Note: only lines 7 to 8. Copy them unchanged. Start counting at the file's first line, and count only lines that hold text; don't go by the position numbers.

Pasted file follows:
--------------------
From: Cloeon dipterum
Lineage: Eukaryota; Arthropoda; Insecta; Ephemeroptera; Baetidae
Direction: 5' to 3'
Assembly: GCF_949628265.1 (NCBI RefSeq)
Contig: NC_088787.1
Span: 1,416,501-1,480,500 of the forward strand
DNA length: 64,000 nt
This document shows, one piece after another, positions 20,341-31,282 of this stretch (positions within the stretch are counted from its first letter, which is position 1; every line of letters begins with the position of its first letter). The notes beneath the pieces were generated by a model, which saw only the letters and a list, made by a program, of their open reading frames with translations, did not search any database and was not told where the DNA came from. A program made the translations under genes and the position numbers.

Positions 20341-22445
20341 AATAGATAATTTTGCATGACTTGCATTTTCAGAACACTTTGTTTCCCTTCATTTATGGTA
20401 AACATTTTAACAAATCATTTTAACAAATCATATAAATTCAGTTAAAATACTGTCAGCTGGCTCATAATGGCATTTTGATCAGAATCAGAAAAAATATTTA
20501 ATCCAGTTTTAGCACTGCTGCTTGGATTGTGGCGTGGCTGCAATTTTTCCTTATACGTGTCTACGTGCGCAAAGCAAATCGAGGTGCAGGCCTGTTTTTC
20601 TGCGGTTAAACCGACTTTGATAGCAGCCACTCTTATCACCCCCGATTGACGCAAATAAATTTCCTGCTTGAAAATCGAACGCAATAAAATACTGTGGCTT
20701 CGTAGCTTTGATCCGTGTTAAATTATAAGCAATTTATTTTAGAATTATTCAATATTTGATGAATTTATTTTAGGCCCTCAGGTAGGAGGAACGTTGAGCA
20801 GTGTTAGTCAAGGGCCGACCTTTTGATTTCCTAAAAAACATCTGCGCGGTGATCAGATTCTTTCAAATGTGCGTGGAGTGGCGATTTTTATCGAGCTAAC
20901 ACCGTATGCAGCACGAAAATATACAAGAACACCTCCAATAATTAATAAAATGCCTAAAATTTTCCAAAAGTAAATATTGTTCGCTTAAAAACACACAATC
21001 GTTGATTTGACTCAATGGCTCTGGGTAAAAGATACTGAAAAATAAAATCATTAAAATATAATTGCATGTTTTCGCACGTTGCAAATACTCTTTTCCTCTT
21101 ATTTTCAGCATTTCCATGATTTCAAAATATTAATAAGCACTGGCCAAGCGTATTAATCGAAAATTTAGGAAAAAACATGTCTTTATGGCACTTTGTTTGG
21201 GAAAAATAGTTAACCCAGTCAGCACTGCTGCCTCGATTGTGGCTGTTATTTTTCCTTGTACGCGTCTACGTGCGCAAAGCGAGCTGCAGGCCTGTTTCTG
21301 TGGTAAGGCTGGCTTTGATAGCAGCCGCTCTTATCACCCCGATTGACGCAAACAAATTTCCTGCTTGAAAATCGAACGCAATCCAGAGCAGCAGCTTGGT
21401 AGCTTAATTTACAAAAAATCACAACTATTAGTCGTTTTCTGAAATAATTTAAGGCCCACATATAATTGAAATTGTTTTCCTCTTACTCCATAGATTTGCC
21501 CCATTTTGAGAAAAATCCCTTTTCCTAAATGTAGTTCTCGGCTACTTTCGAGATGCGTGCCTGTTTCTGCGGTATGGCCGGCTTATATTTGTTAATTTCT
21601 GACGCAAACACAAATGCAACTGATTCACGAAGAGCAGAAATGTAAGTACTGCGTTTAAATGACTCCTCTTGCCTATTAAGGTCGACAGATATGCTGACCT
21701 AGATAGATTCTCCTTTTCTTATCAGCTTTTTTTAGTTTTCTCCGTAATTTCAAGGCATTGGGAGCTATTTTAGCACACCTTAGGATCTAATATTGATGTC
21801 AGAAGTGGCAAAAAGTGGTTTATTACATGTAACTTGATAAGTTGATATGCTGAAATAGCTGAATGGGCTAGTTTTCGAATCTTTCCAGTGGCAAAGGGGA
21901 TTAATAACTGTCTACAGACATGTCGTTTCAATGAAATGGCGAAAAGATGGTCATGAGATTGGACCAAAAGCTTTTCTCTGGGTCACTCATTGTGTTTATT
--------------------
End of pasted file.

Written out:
DNA length: 64,000 nt
This document shows, one piece after another, positions 20,341-31,282 of this stretch (positions within the stretch are counted from its first letter, which is position 1; every line of letters begins with the position of its first letter). The notes beneath the pieces were generated by a model, which saw only the letters and a list, made by a program, of their open reading frames with translations, did not search any database and was not told where the DNA came from. A program made the translations under genes and the position numbers.